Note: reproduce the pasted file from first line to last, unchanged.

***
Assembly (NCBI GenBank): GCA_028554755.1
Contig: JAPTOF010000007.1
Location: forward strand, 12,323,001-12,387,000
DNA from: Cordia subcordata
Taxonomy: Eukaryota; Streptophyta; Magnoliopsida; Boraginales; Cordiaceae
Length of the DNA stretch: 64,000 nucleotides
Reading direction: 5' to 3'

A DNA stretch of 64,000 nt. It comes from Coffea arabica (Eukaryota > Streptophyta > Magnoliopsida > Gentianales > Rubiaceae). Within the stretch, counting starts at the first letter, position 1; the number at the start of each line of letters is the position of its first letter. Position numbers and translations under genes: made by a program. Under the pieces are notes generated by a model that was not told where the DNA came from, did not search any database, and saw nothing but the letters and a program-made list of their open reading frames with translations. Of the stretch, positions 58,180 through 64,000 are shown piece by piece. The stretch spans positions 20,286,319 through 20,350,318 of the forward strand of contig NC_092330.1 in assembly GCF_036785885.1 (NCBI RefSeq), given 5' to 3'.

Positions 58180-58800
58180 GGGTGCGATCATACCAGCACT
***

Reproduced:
Assembly (NCBI GenBank): GCA_028554755.1
Contig: JAPTOF010000007.1
Location: forward strand, 12,323,001-12,387,000
DNA from: Cordia subcordata
Taxonomy: Eukaryota; Streptophyta; Magnoliopsida; Boraginales; Cordiaceae
Length of the DNA stretch: 64,000 nucleotides
Reading direction: 5' to 3'

A DNA stretch of 64,000 nt. It comes from Coffea arabica (Eukaryota > Streptophyta > Magnoliopsida > Gentianales > Rubiaceae). Within the stretch, counting starts at the first letter, position 1; the number at the start of each line of letters is the position of its first letter. Position numbers and translations under genes: made by a program. Under the pieces are notes generated by a model that was not told where the DNA came from, did not search any database, and saw nothing but the letters and a program-made list of their open reading frames with translations. Of the stretch, positions 58,180 through 64,000 are shown piece by piece. The stretch spans positions 20,286,319 through 20,350,318 of the forward strand of contig NC_092330.1 in assembly GCF_036785885.1 (NCBI RefSeq), given 5' to 3'.

Positions 58180-58800
58180 GGGTGCGATCATACCAGCACT